Navigation Links
Making treatment of rare blood disorder more affordable and effective
Date:2/27/2014

PHILADELPHIA A University of Pennsylvania research team has defined a possible new way to fight a disease that is currently treatable only with the most expensive drug available for sale in the United States. In a study published this month in Blood, the Penn team describes the strategy, based on the oldest part of the human immune system called "complement" -- that could turn out to be less costly and more effective for the majority of patients with a rare blood disorder.

Complement is a network of more than 50 proteins in the blood and on cell surfaces that quietly cruise the body, keeping a low profile until triggered into action. On the other hand, this system can turn, contributing to a broad spectrum of immune, inflammatory, and age-related diseases.

John Lambris, PhD, the Dr. Ralph and Sallie Weaver Professor of Research Medicine in the Department of Pathology and Laboratory Medicine in the Perelman School of Medicine, studies this early-warning system and how to correct it when its response goes overboard.

This is known to be the case with paroxysmal nocturnal hemoglobinuria (PNH), a rare but life-threatening hematological disorder, which is estimated to affect between 1 and 5 per million people. In PNH, defective expression of regulatory proteins on the surface of blood cells leaves them vulnerable to complement attack. This can lead to premature death of the red blood cells, a process called hemolysis, which clinically results in severe anemia and contributes to a high risk of clotting.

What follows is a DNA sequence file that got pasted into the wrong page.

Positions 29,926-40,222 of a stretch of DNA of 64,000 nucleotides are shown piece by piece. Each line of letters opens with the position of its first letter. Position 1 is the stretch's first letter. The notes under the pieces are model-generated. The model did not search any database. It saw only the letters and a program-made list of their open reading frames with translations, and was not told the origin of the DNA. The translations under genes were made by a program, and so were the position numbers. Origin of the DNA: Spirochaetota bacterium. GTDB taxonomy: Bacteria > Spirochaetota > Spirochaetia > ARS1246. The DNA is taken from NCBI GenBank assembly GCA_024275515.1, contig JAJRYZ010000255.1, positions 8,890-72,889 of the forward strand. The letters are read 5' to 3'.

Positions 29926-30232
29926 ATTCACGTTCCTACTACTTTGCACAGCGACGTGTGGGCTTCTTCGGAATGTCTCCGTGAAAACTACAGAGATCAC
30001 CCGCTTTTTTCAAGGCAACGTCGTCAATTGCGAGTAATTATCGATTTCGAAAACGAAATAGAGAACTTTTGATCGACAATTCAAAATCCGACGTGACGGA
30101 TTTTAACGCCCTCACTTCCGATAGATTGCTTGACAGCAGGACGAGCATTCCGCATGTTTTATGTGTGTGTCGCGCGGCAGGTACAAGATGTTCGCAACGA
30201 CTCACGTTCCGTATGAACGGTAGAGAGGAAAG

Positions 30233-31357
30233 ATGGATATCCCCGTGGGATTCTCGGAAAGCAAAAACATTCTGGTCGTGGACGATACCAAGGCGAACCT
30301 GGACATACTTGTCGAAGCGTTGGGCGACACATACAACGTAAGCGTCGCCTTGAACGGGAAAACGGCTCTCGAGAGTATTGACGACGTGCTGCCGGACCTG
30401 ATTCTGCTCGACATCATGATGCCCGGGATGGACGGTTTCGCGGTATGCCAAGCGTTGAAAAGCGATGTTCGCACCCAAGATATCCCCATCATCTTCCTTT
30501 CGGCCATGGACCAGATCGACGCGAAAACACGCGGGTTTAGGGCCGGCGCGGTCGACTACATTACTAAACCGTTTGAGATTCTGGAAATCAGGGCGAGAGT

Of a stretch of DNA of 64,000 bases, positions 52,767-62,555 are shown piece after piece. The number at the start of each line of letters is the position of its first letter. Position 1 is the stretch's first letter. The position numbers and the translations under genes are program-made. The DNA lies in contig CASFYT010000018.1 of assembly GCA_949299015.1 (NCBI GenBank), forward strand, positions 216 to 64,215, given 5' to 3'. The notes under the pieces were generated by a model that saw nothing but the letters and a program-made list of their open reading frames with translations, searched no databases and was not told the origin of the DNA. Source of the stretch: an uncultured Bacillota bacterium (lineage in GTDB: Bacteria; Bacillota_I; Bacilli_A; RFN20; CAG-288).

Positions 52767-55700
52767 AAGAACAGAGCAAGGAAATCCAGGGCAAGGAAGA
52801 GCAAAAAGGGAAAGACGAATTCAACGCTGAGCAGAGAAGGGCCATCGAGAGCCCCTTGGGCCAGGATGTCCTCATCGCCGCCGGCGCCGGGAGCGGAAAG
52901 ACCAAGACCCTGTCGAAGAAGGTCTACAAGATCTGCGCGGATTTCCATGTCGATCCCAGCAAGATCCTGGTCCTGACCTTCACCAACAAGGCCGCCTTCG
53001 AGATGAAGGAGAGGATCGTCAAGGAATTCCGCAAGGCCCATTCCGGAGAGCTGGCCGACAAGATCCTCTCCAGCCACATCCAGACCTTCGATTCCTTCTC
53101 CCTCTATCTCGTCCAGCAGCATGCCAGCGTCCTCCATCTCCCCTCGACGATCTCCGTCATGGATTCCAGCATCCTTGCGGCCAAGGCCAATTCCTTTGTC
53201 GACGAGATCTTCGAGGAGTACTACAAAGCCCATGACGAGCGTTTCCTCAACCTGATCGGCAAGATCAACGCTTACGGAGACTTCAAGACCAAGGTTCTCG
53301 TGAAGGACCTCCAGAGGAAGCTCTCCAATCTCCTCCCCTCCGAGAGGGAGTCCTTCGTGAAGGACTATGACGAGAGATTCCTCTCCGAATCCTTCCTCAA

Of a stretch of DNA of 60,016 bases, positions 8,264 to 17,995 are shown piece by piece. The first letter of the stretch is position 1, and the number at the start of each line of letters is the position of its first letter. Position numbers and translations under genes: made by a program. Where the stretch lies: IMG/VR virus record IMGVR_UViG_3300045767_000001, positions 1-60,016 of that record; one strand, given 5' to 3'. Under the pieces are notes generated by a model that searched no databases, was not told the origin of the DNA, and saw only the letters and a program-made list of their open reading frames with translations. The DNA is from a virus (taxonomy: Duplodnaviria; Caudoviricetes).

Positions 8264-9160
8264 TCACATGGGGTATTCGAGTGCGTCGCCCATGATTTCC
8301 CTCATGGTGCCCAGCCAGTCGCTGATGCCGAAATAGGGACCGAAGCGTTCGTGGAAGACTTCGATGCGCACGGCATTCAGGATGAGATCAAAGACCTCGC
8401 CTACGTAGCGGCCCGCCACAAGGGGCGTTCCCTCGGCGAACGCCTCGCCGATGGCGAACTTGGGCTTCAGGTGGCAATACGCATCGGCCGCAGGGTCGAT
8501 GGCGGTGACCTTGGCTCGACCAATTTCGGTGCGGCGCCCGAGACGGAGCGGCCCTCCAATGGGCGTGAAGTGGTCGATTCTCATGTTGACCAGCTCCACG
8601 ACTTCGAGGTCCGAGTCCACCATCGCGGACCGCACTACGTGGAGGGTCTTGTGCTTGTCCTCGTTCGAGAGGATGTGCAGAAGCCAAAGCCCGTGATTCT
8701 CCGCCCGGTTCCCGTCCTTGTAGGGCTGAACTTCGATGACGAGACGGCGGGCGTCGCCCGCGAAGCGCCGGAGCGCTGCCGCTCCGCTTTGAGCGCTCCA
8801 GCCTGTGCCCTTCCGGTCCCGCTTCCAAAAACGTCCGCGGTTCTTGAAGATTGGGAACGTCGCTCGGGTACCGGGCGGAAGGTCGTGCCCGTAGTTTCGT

Lambris and Daniel Ricklin, PhD, research assistant professor of Pathology and Laboratory Medicine, are developing novel therapeutics to tame this inappropriate complement activation and protect cell surfaces from attack.

Eculizumab (Soliris, an Alexion Pharmaceuticals drug) -- to date the only approved therapeutic for PNH -- reduces hemolysis and gives relief from blood transfusions for most PNH patients. However, Eculizumab is costly (currently the most expensive drug used in the US at more than $400,000 per year per patient), and one third of PNH patients continue to require blood transfusions to manage their anemia. As first described by co-author Antonio Risitano, MD, at the University of Naples in Italy, this non-response is due to fragments of complement C3 proteins on the surface of their red blood cells, which are eventually attacked by immune cells.

Lambris and colleagues have thought that inhibition of the "complement cascade" at the level of C3 proteins using small inhibitory molecules might be a superior strategy as it prevents both hemolysis and immune cell recognition while being potentially more cost-effective when compared to the current antibody-based treatment.

The team investigated the effect of a C3 inhibitor called Cp40 and its long-acting form PEG-Cp40 on self attack and resulting hemolysis using human PNH cells. Both compounds demonstrated inhibition of hemolysis and efficiently prevented deposition of C3 fragments on PNH red blood cells. In non-human primates, a single injection of PEG-Cp40 into the blood stream resulted in a longer time that the drug stayed in circulation, a property important for drug development.